After making the connection between the two, the monster first killed William then planted the evidence on Victor’s family friend, Justine; leading to the murder of two of Victor’s close ones. Even after being responsible of two murders, the monster was still suffering and resulted in threatening both the lives of Victor and his soon-to-be wife, Elizabeth. This resulted in the eventual death of Victor’s wife as well. The monster took extreme actions in response to his own difficult upbringing, while Victor took a much less destructive yet cowardly approach. After Victor’s creation of the monster he made a break for the door, running away from his fears and leaving the monster behind.
Frankenstein left his new wife alone to hide because he assumed the creature was going to kill him after it threatened him with the words “I will be with you on your wedding night”. Sadly this
Victor finds out his brother was murdered and believes his monster is responsible. Later, Victor encounters his monster. The monster tells Victor his story. He tells how humans run from him in fear and how he became attached to a human family that he secretly watched, but the family rejected him. He tells how he decided to get revenge on the human race and Frankenstein’s family, so he killed Victor’s brother.
Victor makes it his mission to destroy the monster, who has been ruining his life. The monster threatens to be there with Victor on his wedding night. Victor interprets this as a threat against his own life, but instead finds his wife, Elizabeth, murdered. "She was there, lifeless and inanimate, thrown across the bed, her head hanging down and her pale and distorted features half covered by her hair"(179). The next paragraph discusses how loss of innocence was portrayed through setting.
After creating his monster Victor runs away and hides in fear from his monster. As soon as Dr. Frankenstein leaves, his monster travels to Victor’s hometown of Geneva and murders his father’s youngest son, Victor’s brother, William. When Frankenstein's monster stumbles upon an innocent child he thinks, “‘an idea seized me that this little creature was unprejudiced, and had too short a time to have imbibed a horror of deformity. If, therefore, I could seize him and educate him as my companion and friend, I should not be so desolate in this peopled earth’” (102). This statement that the monster makes to to Robert Walton shows how he did not intend to hurt the child.
" (Shelley,139). Victor feels threatened by the monster. The monster is capable of anything, he promises to do anything in his power to make Victor In conclusion, Frankenstein's creature feels isolated throughout the story because of his looks and that his creator doesn't want him. This feeling of having no one soon starts to impact the rest of the events, the monster goes on a killing spree. He burns down De lacey's family's house and threatens to kill Elizabeth Frankenstein.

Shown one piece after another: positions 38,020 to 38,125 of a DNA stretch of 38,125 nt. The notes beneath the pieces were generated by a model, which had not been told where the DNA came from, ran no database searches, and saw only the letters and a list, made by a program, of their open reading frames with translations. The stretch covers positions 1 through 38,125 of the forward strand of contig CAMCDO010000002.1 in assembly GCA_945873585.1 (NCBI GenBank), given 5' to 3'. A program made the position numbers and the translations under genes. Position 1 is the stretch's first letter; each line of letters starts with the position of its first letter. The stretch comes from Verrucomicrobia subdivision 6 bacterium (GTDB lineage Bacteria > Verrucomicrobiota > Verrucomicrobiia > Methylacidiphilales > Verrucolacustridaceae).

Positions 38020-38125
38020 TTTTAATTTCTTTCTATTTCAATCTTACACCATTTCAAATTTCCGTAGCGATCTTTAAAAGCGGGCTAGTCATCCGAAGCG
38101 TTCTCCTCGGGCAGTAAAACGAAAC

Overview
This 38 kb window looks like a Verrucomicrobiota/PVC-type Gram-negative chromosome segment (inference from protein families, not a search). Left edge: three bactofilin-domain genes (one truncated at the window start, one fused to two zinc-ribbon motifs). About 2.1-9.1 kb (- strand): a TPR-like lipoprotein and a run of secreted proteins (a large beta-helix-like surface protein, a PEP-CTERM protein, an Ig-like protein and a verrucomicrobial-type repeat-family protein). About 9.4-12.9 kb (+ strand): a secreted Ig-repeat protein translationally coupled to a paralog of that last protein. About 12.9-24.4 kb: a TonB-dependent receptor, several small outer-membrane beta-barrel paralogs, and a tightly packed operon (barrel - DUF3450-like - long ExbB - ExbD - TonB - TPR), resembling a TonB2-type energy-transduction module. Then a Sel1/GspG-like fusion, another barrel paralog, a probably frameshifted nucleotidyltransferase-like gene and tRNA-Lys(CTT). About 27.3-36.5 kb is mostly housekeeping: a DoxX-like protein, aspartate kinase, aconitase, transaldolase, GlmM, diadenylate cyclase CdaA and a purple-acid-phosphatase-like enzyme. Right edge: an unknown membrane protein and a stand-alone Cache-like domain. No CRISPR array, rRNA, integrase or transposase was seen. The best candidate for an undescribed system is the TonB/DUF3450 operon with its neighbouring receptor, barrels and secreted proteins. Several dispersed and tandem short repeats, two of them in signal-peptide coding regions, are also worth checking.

The abomination then enacts his revenge by strangling the people who mean the most to Victor: his brother William, his best friend Henry Clerval, and his wife Elizabeth. Also, the wretch plots evidence for William’s murder on Justine, the family servant. Furthermore, the monster claims that, “from that moment I declared everlasting war against him who had formed me and sent me forth to this insupportable misery” (Shelley 121). The monster acts in such a way due to Victor’s refusal to create him a female monster with whom he could live and grow with. Normal society neglects the monster, so he feels as though that if a female wretch was created for him, he would become jovial and sociable, regardless of his grotesque appearance that both Victor and humanity scorn him
The creature was upset that everyone in the world had rejected him and he wanted Victor to feel the same way so he went on a killing streak and killed off Victor’s family. “The monster came out of his hiding place and put his arms around the child. The boy screamed in terror” (Harris 91). The murder of William gets blamed on Justine, and she later gets hung for it. Victor knows it was the monster, so he feels guilty and decides he must stop the monster’s killing.
The monster angrily said to Frankenstein, “I can make you so wretched” (Shelley 162). Which is good for most people that aren’t related to Doctor Frankenstein. The monster also kills one of Frankenstein’s good friends (Cherval) because the monster knew that he was dear and close to him. One of the biggest things that Frankenstein feared was the life of Elizabeth who the monster kills while she was trying to sleep. Frankenstein knew that when he told the monster that he would not create another monster he knew that the monster would go berserk and end up killing his family.
One day Frankenstein receives a letter telling of the death of his brother William. Justine Morizt, a family friend, was the presumed murder of William. However, when approached, the monster confesses to awful slaying of Victor’s brother. The monster claimed that he was trying to get back at Frankenstein for artificially giving him life. The monster did not know right from wrong and he especially did not mean to kill anybody.